Easter Traditions… Go on an Easter Egg Hunt

So, if Easter is a Christian festival to celebrate the resurrection of Christ, what’s with the eggs? And where do the rabbits come into it? We don’t remember them in the New Testament. Of course, it turns out, that they’re pre-Christian rituals, tacked onto the religious festivities. The Egyptians and the Persians both gave coloured eggs as ‘spring festival’ gifts, whilst the ancient Egyptians believed that the hare came out at night to feed the moon. In ancient Europe, eggs of different colours were taken from the nests of various birds to make talismans. People would search through the woods for them, a trip which evolved in to today’s egg hunt. The fact that eggs were forbidden during Lent also made them a sought-after prize. The first chocolate egg is believed to have been made in Germany, but it was when German immigrants took the skill to Pennsylvania that Easter started becoming such a choc-fest. After the Civil War, the hunt for the chocolate Easter egg became an integral part of the festivities.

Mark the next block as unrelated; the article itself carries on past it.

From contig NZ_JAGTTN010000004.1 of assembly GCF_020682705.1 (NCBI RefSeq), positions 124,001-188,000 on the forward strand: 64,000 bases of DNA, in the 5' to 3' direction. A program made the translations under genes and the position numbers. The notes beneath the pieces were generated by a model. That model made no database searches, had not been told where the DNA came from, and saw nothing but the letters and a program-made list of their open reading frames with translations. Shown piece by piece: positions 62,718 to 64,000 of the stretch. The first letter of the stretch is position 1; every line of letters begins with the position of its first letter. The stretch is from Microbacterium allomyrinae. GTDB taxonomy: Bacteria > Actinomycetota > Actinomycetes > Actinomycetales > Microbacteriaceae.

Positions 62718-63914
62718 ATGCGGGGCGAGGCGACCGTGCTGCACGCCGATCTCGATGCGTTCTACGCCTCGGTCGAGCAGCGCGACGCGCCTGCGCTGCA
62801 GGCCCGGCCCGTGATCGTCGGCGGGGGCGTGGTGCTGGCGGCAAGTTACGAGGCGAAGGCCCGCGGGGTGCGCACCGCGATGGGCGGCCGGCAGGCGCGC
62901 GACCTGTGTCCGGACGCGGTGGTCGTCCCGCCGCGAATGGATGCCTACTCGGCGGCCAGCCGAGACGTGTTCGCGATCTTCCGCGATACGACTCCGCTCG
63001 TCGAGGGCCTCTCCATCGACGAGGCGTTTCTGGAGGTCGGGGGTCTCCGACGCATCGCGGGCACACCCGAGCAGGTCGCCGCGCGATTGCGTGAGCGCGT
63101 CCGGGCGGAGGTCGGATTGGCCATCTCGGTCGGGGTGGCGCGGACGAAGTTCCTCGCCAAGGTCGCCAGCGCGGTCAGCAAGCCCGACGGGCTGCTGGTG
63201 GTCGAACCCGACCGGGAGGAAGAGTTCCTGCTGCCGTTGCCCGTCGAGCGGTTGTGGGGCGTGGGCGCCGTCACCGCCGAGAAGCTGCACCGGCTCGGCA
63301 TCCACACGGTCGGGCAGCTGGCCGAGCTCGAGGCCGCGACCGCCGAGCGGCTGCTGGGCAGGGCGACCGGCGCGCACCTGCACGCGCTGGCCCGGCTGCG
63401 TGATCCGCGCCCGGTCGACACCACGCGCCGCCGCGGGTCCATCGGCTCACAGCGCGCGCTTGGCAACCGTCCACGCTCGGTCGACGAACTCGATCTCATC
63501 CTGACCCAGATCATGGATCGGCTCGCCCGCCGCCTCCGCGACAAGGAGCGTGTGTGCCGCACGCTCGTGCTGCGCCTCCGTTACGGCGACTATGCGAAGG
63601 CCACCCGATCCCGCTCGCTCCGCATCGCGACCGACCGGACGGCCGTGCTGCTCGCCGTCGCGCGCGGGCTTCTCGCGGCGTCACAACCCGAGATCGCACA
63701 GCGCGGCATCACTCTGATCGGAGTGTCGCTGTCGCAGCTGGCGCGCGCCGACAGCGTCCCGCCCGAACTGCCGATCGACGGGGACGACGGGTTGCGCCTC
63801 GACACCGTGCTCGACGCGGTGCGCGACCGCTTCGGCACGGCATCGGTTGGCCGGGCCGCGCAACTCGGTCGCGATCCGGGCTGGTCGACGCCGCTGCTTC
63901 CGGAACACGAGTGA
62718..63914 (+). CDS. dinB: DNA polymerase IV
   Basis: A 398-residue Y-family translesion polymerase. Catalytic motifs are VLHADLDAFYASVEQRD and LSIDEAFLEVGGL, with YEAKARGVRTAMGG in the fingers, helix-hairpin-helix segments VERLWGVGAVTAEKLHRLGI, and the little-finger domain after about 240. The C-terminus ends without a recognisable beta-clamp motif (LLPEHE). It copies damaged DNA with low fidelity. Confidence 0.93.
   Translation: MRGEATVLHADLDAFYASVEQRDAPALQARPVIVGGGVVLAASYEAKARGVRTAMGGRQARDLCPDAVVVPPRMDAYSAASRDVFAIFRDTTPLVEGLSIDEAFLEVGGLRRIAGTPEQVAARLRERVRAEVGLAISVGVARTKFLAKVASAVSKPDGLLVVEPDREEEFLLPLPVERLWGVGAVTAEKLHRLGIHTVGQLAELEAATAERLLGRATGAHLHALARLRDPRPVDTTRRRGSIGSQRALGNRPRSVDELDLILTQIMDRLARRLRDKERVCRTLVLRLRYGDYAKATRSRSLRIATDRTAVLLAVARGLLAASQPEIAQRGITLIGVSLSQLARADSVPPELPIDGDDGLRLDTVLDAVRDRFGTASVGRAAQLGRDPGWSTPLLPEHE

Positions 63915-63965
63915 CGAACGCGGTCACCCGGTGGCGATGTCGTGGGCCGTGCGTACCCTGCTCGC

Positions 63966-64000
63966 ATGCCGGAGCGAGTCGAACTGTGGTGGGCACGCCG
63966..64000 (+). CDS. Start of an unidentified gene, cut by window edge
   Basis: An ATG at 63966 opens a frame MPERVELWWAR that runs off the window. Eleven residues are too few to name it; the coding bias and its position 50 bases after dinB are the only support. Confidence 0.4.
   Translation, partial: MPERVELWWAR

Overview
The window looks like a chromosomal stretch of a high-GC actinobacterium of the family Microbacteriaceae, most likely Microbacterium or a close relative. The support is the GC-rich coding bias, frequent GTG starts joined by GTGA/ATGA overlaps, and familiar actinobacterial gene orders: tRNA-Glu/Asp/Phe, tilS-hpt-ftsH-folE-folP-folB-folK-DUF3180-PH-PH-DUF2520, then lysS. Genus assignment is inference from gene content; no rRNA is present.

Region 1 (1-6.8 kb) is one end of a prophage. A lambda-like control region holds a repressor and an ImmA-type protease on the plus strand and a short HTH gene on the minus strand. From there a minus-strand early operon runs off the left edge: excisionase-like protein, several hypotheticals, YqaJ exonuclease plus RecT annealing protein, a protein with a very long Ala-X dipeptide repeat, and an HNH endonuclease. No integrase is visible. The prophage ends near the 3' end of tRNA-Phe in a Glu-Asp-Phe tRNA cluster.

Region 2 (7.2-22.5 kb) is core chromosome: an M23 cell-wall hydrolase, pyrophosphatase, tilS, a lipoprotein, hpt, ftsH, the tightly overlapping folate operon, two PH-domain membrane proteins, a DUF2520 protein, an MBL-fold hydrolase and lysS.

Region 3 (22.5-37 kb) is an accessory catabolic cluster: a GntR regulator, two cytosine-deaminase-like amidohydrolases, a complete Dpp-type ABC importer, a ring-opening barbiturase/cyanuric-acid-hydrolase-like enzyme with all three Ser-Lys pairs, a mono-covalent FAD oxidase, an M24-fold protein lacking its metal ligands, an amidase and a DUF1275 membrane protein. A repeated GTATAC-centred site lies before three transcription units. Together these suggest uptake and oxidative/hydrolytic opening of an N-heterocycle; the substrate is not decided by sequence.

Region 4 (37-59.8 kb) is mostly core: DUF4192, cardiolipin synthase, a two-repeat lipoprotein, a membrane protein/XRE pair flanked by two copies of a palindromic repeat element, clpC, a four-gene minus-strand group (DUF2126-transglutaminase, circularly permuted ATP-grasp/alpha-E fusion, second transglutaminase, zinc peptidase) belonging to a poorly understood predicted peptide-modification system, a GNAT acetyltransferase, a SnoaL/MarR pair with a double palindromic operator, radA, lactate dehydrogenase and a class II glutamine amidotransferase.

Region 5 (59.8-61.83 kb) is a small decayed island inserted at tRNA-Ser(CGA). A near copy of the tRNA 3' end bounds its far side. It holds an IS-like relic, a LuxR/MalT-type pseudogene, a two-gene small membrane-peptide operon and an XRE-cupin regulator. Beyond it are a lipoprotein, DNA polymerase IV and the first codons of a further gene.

Like many US trends, it has crossed the pond and the hunting down and devouring of eggs for mass consumption (or EMC’s as the White House might call them) has now become part of the fabric of the UK Easter festivities. So if you feel the urge to seek out and destroy some cocoa-filled monsters, see pages 12 and 16 for locations plus page 23 for dental consequences… NW


Eggs is eggs: but what have they got to do with Easter?
     
 
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